A Brief History

The history of Methodism in Winooski probably dates back to the 1830's. Like many communities in America at the time, itinerant preachers or nearby clergy served the protestant needs of the town until 1846, when the Second Methodist Church of Winooski was organized.

By 1859, the congregation had raised enough funds to build its own meeting house.  Charles S. and William G. Harding, who were then owners of the Burlington Mills, sold the corner land on Follett and West Allen Streets for one dollar and the rights to three pews when the church building was finished.  The original church was built in the Greek Revival Style that was popular for public buildings at the time.

After the fire in 1917, the church continued to hold English classes for French emigres and provided other social services in the basement, once that remaining part of the church had been roofed over, but services were transferred temporarily to the Congregational Church across the Street--a wonderful act of brotherly love and ecumenism. 

The new church that we still occupy continued its social mission by helping the soldiers who were stationed at Camp Ethan Allen (see accompanying article). We still honor that tradition of faith through service. Our basement provides temporary homes for other congregations, space for an AA self-help group, as well as for the Winooski Food Shelf.  English as a Second Language is still taught here as part of the Refugee Resettlement Program.

​24 West Allen Street

Winooski, Vermont 05404


Sgt. Beverly Thornton

10th Cavalry

On left, Bee McCollum, granddaughter of Willis Thatcher, and, on right, Reg Wells, grandson of Silas Johnson.

Among the many donors to this church were members of the renown Tenth Cavalry,  who were stationed at Fort Ethan Allen from 1909-1913. Known as the "Buffalo Soldiers," a number of these heroic soldiers settled in Winooski.  Two of their descendants still worship here.

Quickly, the Tenth Regiment became active in the community--demonstrating their superb drilling and horsemanship skills, playing band concerts and baseball, and generally just being good neighbors and members of the community.  Because of this, the regiment's veterinarian--S.W. Service (undoubtedly Caucasian as were the senior officers)--reported "a friendly and almost confidential feeling has sprung up between the townspeople and the soldiers."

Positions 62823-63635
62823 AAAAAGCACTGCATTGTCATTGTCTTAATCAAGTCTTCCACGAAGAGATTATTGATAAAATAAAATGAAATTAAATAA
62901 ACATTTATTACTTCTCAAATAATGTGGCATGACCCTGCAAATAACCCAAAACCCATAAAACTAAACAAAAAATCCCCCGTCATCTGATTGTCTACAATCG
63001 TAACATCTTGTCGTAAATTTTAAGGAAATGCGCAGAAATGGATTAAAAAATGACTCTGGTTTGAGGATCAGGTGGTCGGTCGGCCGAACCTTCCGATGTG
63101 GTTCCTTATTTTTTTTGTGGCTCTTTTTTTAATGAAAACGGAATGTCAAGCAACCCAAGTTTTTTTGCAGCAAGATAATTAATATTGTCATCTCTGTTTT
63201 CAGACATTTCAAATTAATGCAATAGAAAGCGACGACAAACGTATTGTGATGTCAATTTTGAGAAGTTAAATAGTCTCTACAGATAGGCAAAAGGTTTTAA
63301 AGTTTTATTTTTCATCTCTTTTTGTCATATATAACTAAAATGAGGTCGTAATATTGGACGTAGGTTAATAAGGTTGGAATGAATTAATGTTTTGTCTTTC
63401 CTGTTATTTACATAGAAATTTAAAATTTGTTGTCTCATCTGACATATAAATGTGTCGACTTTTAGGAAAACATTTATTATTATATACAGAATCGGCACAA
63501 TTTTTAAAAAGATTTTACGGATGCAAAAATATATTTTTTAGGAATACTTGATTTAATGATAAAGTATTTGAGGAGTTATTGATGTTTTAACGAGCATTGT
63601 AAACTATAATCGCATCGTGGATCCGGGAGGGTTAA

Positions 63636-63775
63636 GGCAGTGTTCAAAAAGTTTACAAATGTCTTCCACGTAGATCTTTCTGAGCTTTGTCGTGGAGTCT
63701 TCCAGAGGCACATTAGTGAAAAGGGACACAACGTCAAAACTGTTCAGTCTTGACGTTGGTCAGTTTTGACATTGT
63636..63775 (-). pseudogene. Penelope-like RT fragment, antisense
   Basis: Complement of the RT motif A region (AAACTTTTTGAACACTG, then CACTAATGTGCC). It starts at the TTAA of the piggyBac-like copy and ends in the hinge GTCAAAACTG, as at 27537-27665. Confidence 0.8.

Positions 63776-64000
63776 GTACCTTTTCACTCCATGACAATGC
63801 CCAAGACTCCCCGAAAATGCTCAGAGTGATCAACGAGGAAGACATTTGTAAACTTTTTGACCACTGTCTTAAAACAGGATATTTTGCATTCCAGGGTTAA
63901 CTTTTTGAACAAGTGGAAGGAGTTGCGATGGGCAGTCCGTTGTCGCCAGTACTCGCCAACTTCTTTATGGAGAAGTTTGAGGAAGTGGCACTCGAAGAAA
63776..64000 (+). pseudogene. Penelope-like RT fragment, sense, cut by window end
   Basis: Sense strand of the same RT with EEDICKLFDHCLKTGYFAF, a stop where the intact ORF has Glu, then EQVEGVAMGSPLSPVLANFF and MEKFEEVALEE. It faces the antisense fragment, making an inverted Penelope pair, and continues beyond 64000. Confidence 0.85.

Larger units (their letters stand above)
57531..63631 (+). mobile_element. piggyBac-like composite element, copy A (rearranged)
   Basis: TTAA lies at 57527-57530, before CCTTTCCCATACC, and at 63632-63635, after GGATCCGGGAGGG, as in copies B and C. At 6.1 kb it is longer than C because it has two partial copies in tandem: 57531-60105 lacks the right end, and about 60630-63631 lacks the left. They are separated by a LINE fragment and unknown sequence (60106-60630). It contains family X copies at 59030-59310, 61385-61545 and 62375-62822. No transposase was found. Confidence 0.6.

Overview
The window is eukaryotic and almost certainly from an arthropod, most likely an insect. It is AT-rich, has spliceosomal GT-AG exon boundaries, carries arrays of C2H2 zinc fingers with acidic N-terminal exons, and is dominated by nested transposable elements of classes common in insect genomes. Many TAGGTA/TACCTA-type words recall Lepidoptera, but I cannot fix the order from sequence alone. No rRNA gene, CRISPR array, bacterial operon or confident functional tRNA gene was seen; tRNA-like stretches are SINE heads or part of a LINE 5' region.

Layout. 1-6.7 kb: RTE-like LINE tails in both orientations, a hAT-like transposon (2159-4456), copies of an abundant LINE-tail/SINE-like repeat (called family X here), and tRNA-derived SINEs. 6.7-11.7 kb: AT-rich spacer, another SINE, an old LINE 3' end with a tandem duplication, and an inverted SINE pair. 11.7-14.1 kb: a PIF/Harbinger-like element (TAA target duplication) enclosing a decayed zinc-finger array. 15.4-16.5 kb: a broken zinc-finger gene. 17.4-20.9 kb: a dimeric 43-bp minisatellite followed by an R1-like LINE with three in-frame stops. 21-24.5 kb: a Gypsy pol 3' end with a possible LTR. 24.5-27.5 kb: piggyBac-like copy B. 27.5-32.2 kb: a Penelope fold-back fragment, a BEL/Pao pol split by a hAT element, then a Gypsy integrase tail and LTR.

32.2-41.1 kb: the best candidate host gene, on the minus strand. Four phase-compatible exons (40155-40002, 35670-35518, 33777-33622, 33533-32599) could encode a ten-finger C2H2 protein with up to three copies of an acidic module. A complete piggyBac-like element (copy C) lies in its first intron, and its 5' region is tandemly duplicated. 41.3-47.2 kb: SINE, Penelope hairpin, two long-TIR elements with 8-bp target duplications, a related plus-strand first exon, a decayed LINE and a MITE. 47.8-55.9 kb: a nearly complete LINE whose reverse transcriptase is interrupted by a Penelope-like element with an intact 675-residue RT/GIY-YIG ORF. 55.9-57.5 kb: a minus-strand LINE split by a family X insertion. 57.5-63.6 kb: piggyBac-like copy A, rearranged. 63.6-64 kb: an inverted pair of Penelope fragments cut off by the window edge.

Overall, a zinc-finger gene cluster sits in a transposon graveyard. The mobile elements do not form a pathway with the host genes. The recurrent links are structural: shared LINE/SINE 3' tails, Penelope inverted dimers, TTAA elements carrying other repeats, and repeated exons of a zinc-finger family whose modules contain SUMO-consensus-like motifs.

Such community ties ran deep for some of the soldiers and their families, so much so that  they decided to retire in Colchester and what is now Winooski when their next assignment in Arizona was announced.  Of these retirees, at least four went on to become members of the Winooski United Methodist Church, which was then called the Winooski Methodist Episcopal Church--Sgt. Willis Hatcher (wounded in action at Santiago, Cuba), Sgt. Silas Johnson (farrier, served in Cuba), Pvt. John Ralph Lyons (awarded a certificate of merit for saving a comrade from drowning in Mallets Bay), and Cpl. Beverly Thornton (cook).

These church members played an active role in rebuilding the church, donating both time and money.  Two of their descendants--Reg Wells (grandson of Silas Johnson), a retired New Jersey newscaster, still actively supports the church and plays the pipe organ when he makes his annual pilgrimage to Vermont; and Bee McCollum (granddaughter of Willis Hatcher), attends church regularly and preaches on occasion, most recently on "White Privilege."

For more details, read David Work's excellent article in Vermont History 73 (Winter/Spring 2005): 63-75. See also web pages at armyhistory.org and on the website of the National Museum of African American History and Culture (nmaahc.si.edu).

Sgt. Silas  Johnson

10th Cavalry

 100th Anniversary
Celebrated October 11, 2018

The Legacy of the Buffalo Soldiers 

United Methodist Church​


In mid-summer 1909, the Tenth United States Cavalry Regiment arrived in Vermont, for a four-year tour-of-duty.  The "Fighting Tenth," as they were known, had charged up San Juan Hill with Theodore Roosevelt's Rough Riders and fought bravely in the Philippines.  In July, they arrived in New York City, where they were celebrated as heroes in a ticker-tape parade ending in City Hall Park.  The next morning this remarkable force would set off to Vermont, where their welcome would be met with fear.  Why?  The "Fighting Tenth" were one of four all-African American regiments created in 1866, called the "Buffalo Soldiers," noted for their distinguished service on the Western frontier. The nickname, some say, may have been given to them by Native Americans for their ferocious fighting skills and "woolly" hair--both highly prized characteristics of the bison.

In 1900, the entire African American population of Vermont was 826.  Now, the State was to receive a force of 750 enlisted men with a large camp following, notably their families, that would bring the total number of new African Americans in Vermont to around 1500.  The Burlington Free Press disapproved, saying that the town was "up in arms."  In fact, residents had mixed opinions about the arrival of these new residents.  As in other towns where the Buffalo Soldiers were stationed, "wherever they went, the black soldiers faced fear and suspicion and had to demonstrate good behavior to win the acceptance of the white population," according to historian David Work (see below).

In 1918, the current United Methodist Church of Winooski literally rose out of the ashes of the old church, which had been built in 1860, on land donated by the Burlington Woolen Company.  Fire destroyed the original building one Sunday afternoon in December 16, 1917, after Sunday service.  In 2001, the new church was placed on the US National Register of Historic Places as a fine example of the Carpenter Gothic Style.  The most famous depiction of this style is the farmhouse behind the couple in Grant Wood's painting American Gothic.